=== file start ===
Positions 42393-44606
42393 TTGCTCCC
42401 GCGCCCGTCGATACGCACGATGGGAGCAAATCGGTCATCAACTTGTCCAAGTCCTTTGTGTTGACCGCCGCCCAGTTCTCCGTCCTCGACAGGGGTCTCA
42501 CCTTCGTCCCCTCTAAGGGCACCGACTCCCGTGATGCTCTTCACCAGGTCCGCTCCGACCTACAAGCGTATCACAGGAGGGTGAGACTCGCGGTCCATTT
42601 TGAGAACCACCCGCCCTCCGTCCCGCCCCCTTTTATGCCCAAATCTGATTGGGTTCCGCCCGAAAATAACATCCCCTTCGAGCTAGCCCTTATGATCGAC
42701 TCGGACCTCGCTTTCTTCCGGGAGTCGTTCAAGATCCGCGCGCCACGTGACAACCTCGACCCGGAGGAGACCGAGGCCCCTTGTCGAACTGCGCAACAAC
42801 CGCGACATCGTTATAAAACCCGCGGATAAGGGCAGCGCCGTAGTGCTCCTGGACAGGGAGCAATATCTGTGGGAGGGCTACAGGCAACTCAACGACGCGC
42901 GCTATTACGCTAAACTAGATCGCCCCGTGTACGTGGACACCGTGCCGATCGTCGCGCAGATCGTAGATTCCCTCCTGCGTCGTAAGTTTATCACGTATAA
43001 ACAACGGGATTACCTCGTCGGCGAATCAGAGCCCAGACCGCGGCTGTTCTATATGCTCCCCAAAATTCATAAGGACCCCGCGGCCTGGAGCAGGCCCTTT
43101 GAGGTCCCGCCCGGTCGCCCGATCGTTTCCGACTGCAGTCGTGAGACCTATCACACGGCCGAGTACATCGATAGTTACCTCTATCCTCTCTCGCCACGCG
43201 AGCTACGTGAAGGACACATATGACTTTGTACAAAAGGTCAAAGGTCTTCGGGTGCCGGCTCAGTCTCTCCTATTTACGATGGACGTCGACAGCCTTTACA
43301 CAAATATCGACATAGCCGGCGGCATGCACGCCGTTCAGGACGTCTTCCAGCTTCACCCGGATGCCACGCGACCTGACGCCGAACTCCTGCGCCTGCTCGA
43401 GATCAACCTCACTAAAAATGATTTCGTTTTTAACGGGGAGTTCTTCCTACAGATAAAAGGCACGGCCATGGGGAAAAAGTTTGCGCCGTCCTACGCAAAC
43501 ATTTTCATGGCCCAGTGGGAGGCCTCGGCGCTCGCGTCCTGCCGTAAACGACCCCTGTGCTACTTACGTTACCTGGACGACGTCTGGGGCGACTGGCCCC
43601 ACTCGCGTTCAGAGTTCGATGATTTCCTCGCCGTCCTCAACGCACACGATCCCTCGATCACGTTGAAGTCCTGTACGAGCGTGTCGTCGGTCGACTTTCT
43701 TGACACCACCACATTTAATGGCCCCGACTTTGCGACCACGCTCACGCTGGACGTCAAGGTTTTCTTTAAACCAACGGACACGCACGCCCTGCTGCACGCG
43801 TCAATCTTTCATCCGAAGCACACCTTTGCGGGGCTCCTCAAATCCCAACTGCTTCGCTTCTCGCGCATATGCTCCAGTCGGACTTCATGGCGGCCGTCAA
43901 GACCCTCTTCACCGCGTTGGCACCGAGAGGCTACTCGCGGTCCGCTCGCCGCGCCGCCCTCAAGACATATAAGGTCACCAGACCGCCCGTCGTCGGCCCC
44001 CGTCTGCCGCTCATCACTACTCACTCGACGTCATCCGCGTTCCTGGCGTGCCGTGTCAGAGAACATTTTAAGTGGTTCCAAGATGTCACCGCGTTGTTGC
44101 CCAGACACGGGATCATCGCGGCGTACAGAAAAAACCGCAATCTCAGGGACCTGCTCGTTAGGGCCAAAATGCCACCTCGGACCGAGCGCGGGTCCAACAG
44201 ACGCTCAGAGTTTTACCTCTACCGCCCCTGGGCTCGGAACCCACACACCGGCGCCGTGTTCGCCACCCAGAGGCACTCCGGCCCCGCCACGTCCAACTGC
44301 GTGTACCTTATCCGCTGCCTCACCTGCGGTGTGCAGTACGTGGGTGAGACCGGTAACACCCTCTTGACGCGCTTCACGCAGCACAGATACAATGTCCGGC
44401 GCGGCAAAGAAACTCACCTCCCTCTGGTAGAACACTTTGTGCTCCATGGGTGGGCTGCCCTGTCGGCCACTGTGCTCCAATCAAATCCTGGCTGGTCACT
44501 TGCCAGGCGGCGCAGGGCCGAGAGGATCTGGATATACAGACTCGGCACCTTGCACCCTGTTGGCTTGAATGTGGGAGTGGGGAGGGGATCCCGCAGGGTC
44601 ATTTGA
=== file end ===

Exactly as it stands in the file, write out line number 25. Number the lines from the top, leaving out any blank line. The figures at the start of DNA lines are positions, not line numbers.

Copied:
44601 ATTTGA